No free emission rights for airlines

21 December 2006

No free emission rights for airlines

The Dutch government must do all in its power to resist the free give-away to airlines of rights to pollute. This proposal from SP Member of Parliament and environmental spokeswoman Krista van Velzen was adopted with the support of a sizeable majority of members. “Air transport is an enormous source of CO2 emissions and the 'polluter pays' principle should apply there as elsewhere," she said.

Krista van VelzenThe Netherlands must take a lead in Europe in opposing the granting of free emission rights. The European Commission has proposed that from 2011 air transport should be included in the system of trading in CO2 emissions. In the first year, 90% of the tradable rights (which enable companies to buy 'right to pollute' quotas from companies underusing them) would be free while only 10% would be sold. In later years a greater proportion would be sold by auction. In recent years it has become clear that corporations from sectors already participating in the system are able to record substantial profits as a result of free emission rights, rather than passing savings on to the consumer.

The government has, after long pressure from the SP in parliament, taken measures to put a stop to these so-called ‘windfall profits’. “If rights to pollute are to be given away free then the measure will not be sufficient to force airlines to minimise the damage to the climate they cause," says Ms Van Velzen. "This is supposed to be aimed at reducing emissions, not increasing profits. Climate policy mustn't become a milch-cow for industry.”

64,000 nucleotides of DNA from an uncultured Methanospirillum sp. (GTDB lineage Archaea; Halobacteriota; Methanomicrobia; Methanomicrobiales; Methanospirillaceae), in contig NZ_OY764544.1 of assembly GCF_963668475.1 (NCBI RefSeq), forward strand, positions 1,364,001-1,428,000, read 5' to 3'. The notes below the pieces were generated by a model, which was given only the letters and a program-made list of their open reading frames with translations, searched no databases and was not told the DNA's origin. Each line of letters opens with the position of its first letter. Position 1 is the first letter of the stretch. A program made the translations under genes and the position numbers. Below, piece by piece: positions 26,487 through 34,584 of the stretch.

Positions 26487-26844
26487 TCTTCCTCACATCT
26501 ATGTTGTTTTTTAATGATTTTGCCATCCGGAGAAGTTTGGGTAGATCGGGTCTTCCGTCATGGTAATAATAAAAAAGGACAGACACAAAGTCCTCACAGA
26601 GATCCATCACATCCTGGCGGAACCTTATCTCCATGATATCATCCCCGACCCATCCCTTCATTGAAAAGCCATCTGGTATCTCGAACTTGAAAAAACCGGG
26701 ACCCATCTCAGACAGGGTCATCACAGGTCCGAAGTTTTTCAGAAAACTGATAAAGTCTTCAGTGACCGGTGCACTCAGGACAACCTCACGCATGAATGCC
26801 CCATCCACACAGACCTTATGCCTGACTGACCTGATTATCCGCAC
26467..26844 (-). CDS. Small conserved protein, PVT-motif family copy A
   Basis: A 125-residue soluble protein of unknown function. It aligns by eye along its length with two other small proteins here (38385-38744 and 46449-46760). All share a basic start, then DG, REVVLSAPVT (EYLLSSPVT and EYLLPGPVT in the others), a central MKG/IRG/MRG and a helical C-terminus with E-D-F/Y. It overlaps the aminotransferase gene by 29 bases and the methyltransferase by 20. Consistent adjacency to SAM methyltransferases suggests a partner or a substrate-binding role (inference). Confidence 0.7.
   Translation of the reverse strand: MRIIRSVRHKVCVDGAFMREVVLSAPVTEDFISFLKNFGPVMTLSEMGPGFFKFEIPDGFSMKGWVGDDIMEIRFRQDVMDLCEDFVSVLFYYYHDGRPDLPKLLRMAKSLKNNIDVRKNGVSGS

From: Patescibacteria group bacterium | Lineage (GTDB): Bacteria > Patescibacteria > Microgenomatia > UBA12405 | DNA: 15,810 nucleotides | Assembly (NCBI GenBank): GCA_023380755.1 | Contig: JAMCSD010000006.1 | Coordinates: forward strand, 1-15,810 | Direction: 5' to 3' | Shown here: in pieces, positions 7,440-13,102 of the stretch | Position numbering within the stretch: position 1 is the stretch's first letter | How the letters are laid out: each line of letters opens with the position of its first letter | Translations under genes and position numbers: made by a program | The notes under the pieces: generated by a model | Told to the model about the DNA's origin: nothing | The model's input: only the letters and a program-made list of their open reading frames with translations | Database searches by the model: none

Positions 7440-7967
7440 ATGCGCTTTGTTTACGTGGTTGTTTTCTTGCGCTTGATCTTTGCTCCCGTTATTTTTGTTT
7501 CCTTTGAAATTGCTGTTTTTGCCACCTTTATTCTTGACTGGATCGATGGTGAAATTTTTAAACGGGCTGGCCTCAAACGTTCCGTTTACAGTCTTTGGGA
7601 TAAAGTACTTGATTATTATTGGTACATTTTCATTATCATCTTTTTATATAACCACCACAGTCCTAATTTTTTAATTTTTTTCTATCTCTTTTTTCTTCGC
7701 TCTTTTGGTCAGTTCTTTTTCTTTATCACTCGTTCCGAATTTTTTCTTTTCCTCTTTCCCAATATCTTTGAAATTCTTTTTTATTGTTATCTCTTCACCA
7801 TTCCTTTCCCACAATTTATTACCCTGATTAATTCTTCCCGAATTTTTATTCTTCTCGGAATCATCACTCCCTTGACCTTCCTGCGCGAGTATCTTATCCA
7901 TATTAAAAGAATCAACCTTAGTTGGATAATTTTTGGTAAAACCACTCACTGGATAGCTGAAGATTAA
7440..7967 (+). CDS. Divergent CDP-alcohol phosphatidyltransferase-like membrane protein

In the first instance the traded rights will apply only to flights within Europe. From 2012 CO2 emissions will be counted for all flights to and from Europe. American and Asian airlines are up in arms about this. Emission trading is seen as a disguised tax on aircraft fuel. Whether the European Commission's proposal in its present form will survive remains to be seen. “There's a lot of opposition internationally to the European proposal," Van Velzen notes. "And even if it is introduced intact, it won't be until 2011. I was therefore also very pleased that parliament had supported my motion in favour of a tax on aircraft fuel.”

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